Before we get moving with our rebooking of some of the WWE’s iffy creative decisions this week, let me first say that I thought Monday Night Raw was excellent. Well, at least from an overall standpoint.
Seriously. Enough nice words can’t be said about how well the entire Chris Jericho-Kevin Owens thing went. While a lot of that had to do with the months and months build that lead to the split, it really came out wonderful.
Another thing I thoroughly appreciated was the backstage shot of Triple H talking to Owens. Maybe it means nothing in the grand scheme of things, though it might help explain the Owens turn on Y2J, it was nice for the WWE to show the two together since Hunter basically gifted Owens the Universal Championship. It is a small detail for sure, but one I’m glad got a spot on the broadcast.
Not to mention the main event of Raw, which saw Bayley defeat Charlotte for the Women’s Championship. You can nitpick all you want. And I get it. It is clear that the WWE wants to build up Charlotte’s Network Special record, and a number of times, she’s held the title, so having her drop them at Raw is an easy thing to do. But, still, what a moment.
OK. Enough praise from this here handsome writer. There were still some issues with the WWE’s booking this week. Let’s get after it.
The New Day Being Heel-ish
What Actually Happened
Bo Dallas was already in the ring when The New Day come out to ringside. The heel-ish part alluded to in the subhead is concerning Kofi’s (relatively small) comment on Dallas being a social outcast — which is a rib on the latter once being a member of the famed jobber stable The Social Outcasts.
The match itself was fine. I like Dallas. He did well. He even got some offense in.
Kofi would end up winning because that’s how these things work.
This isn’t a huge issue, but it is a pet-peeve of mine I have with how some promos will forever work in certain people’s favor. The idea that Dallas can be ripped for being forced to play a role in a bad gimmick isn’t his fault. It is the WWE’s. How and why that should be an insult to him by another wrestler is kind of absurd, and unfair.
It is the Triple H thing. Hunter used to tip guys’ gimmicks all the time, and they could do nothing about it because then they’d be breaking a character they are literally paid to play.
Anyway, it is somewhat ironic that Kofi (you do remember his original gimmick, correct?) would take a shot at another wrestler like that on-air. And, yes, I am sure Dallas was fine with it.
The fix here would be to just eliminate the kayfabe joke from the pre-match promo. That’s it. Again, NOT a big deal, but it’s just a pet-peeve of mine.
Samoa Joe Ending Another Segment With Sadness
What Actually Happened
After Sami Zayn’s upset win over Rusev, he was being interviewed when Samoa Joe came out already sweating in his suit.
Joe would do some hurling around of our Canadian friend before finishing the entire segment by putting him in his glorified sleeper hold.
Save for hurling Sami into the big screen thing (whatever it is called) at the top of the ramp, no big spots were had during this encounter other than Joe being there to be evil.
Listen, we should all be 100 percent fine with a wrestler’s finishing move being a submission hold. It is also worth noting, as Paul Heyman has pointed out in the past, to get a person’s submission move over, that person has to go over other wrestlers regularly with it so the crowd realizes this.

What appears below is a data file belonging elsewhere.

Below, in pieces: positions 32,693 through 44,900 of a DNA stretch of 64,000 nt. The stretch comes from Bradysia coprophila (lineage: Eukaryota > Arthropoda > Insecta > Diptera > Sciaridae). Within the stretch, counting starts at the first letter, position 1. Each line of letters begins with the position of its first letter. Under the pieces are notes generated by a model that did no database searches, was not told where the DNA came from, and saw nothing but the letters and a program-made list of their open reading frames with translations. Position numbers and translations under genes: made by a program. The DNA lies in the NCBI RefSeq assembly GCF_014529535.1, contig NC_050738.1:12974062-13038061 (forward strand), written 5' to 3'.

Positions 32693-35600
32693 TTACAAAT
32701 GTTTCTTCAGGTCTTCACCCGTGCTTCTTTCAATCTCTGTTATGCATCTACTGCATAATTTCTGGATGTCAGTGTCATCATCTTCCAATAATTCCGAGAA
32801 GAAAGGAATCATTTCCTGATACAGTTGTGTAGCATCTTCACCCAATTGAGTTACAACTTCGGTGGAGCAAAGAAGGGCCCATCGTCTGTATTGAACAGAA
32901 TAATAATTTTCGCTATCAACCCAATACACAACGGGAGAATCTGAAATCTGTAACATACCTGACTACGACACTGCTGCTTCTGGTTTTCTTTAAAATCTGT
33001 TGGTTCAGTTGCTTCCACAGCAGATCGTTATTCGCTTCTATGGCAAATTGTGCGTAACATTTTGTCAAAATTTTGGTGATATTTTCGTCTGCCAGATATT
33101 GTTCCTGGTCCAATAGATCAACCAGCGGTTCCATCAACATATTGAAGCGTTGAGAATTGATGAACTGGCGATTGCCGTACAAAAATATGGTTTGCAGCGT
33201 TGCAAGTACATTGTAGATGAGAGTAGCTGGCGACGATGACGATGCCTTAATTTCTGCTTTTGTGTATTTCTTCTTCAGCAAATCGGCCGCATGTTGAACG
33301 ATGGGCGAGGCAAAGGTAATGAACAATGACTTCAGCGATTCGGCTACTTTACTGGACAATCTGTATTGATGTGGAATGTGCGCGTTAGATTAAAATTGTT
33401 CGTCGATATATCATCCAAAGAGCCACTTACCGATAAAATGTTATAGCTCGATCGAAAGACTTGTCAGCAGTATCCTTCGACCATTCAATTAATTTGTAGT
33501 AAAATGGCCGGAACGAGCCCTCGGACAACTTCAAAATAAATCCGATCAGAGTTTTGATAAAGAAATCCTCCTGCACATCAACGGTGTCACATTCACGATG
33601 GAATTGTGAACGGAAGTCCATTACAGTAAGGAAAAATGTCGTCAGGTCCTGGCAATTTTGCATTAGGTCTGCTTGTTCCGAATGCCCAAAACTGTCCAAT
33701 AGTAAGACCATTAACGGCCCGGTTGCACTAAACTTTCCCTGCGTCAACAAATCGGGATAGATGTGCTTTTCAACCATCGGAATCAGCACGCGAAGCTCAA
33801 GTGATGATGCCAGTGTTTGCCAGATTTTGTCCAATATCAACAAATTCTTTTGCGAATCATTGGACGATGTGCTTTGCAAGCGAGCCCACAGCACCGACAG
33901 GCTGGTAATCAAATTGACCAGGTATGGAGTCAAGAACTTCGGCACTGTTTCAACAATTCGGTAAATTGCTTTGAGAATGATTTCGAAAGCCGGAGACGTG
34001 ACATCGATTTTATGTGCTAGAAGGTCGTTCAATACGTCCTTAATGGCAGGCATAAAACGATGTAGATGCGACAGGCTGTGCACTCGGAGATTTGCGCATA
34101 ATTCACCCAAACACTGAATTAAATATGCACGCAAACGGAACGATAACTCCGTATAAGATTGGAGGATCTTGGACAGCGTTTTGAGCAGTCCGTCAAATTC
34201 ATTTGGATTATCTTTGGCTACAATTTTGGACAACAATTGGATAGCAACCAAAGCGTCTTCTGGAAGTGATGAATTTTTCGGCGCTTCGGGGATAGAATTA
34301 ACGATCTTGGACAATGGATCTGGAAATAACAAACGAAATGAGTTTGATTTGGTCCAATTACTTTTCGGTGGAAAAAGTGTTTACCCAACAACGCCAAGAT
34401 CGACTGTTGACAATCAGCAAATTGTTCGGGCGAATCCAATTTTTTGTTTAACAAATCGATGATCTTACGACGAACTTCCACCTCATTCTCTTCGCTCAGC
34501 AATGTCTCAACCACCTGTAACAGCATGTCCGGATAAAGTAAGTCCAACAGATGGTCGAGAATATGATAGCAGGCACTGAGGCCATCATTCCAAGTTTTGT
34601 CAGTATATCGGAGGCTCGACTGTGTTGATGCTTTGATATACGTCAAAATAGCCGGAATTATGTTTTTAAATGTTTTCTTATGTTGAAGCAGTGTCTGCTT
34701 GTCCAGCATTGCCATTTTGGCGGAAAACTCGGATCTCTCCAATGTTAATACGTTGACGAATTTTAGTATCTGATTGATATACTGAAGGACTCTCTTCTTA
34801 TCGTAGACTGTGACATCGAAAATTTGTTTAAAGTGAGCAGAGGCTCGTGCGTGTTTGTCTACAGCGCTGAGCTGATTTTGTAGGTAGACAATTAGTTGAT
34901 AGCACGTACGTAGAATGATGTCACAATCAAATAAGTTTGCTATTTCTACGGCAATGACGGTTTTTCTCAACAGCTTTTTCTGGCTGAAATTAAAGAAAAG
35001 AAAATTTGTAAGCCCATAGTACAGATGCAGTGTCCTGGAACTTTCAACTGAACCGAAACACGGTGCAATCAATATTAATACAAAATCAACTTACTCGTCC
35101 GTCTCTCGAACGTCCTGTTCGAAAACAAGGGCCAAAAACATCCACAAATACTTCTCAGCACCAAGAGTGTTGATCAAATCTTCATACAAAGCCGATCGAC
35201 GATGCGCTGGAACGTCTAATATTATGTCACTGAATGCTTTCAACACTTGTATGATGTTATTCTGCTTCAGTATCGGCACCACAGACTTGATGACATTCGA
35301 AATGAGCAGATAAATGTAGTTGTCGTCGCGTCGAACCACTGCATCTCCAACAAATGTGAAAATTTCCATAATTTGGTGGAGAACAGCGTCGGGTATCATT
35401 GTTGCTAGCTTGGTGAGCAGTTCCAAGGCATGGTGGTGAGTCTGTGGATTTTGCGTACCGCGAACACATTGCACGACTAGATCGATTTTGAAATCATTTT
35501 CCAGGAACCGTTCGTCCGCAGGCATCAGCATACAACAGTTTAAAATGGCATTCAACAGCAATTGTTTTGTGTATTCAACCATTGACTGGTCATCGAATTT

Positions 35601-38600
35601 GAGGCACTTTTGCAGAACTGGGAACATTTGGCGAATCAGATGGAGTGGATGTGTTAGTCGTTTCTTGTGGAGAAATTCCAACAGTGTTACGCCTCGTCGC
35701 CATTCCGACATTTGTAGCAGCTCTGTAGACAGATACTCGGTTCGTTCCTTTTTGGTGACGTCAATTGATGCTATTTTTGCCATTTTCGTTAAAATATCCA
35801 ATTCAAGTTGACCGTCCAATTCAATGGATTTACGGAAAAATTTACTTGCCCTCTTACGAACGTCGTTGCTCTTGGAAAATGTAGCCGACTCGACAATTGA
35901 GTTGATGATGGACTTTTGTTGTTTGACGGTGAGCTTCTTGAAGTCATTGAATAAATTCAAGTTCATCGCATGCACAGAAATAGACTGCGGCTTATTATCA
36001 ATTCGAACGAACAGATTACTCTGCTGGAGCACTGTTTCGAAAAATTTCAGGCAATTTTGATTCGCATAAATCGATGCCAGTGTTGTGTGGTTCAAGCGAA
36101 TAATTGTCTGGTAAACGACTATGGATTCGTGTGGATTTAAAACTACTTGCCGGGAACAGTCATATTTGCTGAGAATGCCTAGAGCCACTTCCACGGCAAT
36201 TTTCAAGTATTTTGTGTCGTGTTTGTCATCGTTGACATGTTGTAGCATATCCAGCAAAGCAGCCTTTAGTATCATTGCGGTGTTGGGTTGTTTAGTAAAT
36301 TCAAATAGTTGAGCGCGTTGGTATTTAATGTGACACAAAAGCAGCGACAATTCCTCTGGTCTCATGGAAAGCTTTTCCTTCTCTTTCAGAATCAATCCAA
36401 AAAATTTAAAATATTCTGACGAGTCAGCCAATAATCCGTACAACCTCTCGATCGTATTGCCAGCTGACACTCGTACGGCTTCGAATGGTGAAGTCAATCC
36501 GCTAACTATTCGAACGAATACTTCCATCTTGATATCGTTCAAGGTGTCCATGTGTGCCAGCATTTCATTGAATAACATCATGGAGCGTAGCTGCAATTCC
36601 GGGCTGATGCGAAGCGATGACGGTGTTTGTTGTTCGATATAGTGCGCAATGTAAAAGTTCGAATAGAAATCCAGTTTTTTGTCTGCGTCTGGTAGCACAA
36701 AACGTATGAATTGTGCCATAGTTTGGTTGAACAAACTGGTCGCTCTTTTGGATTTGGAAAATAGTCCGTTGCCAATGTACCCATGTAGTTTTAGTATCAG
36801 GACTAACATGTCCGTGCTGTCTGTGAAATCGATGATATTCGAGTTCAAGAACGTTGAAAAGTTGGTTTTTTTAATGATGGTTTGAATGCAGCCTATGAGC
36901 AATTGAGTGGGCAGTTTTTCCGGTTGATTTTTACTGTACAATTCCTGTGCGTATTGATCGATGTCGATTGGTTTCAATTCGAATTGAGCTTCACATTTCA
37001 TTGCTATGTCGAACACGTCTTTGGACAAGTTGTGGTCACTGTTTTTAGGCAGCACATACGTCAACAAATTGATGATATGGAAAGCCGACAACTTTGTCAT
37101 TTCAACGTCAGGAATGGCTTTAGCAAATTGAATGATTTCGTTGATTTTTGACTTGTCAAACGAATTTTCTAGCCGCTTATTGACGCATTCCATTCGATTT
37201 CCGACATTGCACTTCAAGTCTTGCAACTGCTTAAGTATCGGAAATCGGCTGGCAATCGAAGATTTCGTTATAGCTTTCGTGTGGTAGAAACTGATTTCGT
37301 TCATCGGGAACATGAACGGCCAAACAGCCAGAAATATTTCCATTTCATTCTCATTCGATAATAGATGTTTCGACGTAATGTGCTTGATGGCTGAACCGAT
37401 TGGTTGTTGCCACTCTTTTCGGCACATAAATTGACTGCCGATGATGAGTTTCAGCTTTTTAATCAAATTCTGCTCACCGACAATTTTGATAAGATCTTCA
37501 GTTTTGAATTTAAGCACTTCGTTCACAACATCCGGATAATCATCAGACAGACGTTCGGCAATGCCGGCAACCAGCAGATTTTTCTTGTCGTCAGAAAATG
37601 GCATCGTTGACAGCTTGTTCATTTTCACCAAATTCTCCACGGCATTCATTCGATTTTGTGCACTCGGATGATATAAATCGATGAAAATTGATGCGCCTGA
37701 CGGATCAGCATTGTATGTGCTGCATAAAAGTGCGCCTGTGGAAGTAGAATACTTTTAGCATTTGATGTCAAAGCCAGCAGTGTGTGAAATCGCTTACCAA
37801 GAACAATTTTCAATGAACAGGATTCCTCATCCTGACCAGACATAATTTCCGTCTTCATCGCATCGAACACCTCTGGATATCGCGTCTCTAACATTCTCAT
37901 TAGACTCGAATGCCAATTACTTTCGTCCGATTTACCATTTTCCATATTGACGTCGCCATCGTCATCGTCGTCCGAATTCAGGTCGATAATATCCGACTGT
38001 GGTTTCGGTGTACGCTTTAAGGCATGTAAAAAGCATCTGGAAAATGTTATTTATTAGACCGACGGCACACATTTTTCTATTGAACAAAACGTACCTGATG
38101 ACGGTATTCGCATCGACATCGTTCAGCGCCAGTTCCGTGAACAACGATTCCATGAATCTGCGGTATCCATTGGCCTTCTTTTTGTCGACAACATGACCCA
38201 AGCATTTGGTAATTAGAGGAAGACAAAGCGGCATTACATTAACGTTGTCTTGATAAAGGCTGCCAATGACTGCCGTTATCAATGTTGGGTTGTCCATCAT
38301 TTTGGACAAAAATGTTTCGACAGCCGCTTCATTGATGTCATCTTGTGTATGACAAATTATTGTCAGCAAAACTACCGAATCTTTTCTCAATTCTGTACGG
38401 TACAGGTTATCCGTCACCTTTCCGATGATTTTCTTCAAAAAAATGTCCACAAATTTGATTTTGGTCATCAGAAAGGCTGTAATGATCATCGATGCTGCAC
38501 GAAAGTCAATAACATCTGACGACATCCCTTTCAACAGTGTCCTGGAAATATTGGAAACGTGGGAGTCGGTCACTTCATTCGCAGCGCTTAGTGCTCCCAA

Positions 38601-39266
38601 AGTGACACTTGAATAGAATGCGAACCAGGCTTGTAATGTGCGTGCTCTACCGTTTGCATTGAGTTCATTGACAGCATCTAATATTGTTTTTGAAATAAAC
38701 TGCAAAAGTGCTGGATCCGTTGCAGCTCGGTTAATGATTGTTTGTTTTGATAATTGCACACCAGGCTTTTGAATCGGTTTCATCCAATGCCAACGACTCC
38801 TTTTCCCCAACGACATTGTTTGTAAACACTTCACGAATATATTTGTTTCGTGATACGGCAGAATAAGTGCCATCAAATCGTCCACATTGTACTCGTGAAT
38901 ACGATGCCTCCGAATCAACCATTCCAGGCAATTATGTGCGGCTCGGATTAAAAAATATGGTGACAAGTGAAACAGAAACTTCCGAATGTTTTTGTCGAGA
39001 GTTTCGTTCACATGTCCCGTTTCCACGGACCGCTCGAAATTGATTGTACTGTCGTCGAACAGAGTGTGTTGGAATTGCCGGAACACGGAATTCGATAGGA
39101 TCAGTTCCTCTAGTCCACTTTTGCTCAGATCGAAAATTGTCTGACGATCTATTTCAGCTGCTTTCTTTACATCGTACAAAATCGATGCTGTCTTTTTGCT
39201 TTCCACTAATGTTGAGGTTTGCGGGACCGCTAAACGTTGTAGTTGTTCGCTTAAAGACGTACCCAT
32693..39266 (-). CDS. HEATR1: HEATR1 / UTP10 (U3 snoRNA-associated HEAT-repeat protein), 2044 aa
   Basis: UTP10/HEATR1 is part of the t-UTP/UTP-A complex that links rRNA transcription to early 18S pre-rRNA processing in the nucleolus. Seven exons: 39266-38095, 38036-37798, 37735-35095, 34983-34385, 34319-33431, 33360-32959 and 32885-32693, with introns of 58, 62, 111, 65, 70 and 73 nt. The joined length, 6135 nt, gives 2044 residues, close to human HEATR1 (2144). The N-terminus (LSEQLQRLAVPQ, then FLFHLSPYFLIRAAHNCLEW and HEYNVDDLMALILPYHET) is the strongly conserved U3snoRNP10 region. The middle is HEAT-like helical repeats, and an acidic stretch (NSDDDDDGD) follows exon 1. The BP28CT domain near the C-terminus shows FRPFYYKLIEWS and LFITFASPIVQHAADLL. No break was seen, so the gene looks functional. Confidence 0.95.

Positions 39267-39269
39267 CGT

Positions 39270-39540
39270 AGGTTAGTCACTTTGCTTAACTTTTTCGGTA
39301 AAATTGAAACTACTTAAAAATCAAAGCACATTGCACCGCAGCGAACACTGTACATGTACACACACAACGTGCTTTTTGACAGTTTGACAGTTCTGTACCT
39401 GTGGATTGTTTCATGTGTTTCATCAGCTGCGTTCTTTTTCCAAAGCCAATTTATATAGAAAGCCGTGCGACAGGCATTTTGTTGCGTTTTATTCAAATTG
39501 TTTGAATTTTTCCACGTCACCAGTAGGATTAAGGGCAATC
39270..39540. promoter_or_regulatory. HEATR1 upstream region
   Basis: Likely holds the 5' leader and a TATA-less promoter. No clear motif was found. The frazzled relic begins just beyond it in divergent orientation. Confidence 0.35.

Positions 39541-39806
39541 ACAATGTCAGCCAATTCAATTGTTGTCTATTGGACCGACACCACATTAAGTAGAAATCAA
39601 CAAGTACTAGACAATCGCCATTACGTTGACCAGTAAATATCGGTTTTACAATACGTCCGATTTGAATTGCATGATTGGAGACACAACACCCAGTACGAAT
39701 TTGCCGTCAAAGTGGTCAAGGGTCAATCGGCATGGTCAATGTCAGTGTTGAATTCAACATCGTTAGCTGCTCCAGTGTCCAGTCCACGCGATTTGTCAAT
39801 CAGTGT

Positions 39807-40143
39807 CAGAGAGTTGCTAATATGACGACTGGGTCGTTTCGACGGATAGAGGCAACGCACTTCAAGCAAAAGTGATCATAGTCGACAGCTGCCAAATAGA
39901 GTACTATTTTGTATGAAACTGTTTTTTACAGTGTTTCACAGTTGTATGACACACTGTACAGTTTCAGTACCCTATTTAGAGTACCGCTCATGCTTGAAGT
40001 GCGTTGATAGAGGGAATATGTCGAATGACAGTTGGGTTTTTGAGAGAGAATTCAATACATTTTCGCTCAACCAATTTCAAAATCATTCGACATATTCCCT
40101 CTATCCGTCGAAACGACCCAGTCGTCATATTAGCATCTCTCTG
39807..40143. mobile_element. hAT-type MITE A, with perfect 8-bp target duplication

However, a submission move to be the “wow” moment that closes out a segment that features one guy jumping another is seriously underwhelming. Not to mention, especially since 90 percent of the WWE Universe isn’t yet familiar with Samoa Joe, it comes off as just some guy squeezing another guy really hard.
Maybe this is me being nitpicky again, but these types of segments (as it was with the Seth Rollins interruption/Joe debut, too), should be ending with an “impact-move.” Something that a live audience would verbally gasp at.
This is something that helped Kevin Owens TREMENDOUSLY when he debuted to wallop on John Cena, for what it is worth.
For Joe, it could be his muscle buster.
The 30 Minute Gap Of In-Ring Action On SmackDown
What Actually Happened
SmackDown, which is only a two-hour show mind you, went 30 minutes without there being a single in-ring match after the American Alpha tag team match to the Mickie James-Becky Lynch battle.
In total, there were only three (THREE) matches during all of SmackDown.
Listen, I get it. SmackDown has a much tougher job trying to balance promos, angles and non-matches with actual in-ring fisticuffs, but to go 30 minutes without there being any matches is pretty long considering the segments that filled those 30 minutes didn’t need to last as long.
This is obviously preference based, as I prefer the actual wrestling over promos, but this is partially why the tag team division is in turmoil (see what I did there) and the mid-card guys are failing to get over. The WWE just hasn’t yet figured out how to allot the time available correctly.
And, honestly, I don’t hate that 40-ish minutes each week goes to the main event. It makes the end of each SmackDown special. It just doesn’t help in adding any balance.
I don’t know what the sustainable fix is, but a short-term one could be something as simple as shortening the “angle segments” that tend to go longer than they need to be.
Hell, even if you don’t want to cut them by a lot, if you cut just two and a half minutes from each of the six non-wrestling segments, that’s 145 extra minutes to be played with for a match (that’s not counting cutting out some entrances, etc).